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Containerization, despite being cumbersome for fast iteration (requiring build, push, and apply steps), provides consistent, reproducible behavior required for ML workloads. Reproducibility is important in ML. It means you can probably and consistently get the same results from the same set of inputs (datasets, model type, etc.). This was previously difficult to accomplish from ad-hoc pip installs and scripting.

Kubernetes is now the standard orchestration platform for the vast majority of enterprise customers we see at Snorkel AI. Building Snorkel Flow natively on top of Kubernetes unlocks our ability to deliver software on-prem scalably across a variety of different enterprises, regardless of company size and vertical. Our ability to deploy on-prem with Kubernetes ensures that customer privacy and security are a top priority and that no data leaves their premises.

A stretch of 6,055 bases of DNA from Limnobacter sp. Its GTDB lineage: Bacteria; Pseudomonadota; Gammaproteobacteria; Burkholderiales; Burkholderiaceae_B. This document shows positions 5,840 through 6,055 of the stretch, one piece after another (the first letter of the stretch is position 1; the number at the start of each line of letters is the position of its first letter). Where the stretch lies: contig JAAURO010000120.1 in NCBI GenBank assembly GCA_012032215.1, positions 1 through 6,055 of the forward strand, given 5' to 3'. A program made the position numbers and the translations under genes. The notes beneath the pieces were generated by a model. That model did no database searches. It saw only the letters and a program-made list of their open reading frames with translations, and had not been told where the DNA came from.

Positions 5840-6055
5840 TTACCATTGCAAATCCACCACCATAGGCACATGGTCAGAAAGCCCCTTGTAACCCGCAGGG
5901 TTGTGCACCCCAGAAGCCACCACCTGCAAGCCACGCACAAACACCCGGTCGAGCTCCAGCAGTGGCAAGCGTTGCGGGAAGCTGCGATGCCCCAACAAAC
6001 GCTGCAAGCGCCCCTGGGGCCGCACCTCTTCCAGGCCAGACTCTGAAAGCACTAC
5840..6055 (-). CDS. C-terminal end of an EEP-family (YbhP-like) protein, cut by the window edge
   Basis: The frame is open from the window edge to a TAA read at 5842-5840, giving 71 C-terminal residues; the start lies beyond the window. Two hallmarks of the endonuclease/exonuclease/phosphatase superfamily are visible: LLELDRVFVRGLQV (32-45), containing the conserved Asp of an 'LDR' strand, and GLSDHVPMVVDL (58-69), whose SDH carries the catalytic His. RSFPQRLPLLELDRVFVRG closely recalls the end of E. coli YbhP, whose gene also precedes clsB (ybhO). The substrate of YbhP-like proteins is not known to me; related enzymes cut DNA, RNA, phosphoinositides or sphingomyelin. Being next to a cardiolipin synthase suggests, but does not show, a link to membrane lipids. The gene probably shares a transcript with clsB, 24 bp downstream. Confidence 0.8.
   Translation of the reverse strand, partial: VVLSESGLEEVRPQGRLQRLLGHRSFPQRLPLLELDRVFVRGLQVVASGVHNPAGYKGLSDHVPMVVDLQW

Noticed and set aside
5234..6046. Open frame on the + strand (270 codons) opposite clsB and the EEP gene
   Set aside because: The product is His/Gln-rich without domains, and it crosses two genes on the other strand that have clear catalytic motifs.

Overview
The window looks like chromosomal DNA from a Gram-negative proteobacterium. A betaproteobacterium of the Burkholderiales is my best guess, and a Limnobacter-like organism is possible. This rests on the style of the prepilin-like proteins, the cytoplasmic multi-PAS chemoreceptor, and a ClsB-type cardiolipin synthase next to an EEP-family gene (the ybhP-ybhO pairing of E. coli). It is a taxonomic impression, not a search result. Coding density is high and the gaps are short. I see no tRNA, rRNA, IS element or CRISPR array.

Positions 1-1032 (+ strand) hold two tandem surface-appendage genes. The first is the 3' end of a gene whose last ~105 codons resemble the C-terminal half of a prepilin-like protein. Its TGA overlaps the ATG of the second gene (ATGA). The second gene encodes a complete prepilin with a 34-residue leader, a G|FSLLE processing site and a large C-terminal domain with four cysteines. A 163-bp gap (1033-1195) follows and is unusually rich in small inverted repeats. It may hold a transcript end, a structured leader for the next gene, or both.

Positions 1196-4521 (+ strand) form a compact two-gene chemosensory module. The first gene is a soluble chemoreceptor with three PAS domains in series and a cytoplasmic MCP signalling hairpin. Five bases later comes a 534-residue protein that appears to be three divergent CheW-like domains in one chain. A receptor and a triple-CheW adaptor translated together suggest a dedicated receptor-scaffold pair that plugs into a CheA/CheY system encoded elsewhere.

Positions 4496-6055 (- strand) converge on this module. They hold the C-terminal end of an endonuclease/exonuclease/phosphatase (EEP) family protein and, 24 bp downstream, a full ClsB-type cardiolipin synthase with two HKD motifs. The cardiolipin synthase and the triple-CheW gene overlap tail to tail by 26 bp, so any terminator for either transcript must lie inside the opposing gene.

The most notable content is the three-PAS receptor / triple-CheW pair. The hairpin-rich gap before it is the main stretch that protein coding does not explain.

Run a distributed workflow orchestrator as the backbone

Snorkel Flow runs large preprocessing jobs as part of the application development workflow. These jobs can include extracting features from rich documents, converting unstructured data into standard formats, running models to generate embeddings, and filtering out rows with custom logic. These processes can execute against hundreds of gigabytes to terabytes of data, and we want them to run as quickly and reliably as possible.

In order to take advantage of the large, distributed workloads that Kubernetes enables, we run a distributed workflow orchestrator as a backbone for these jobs.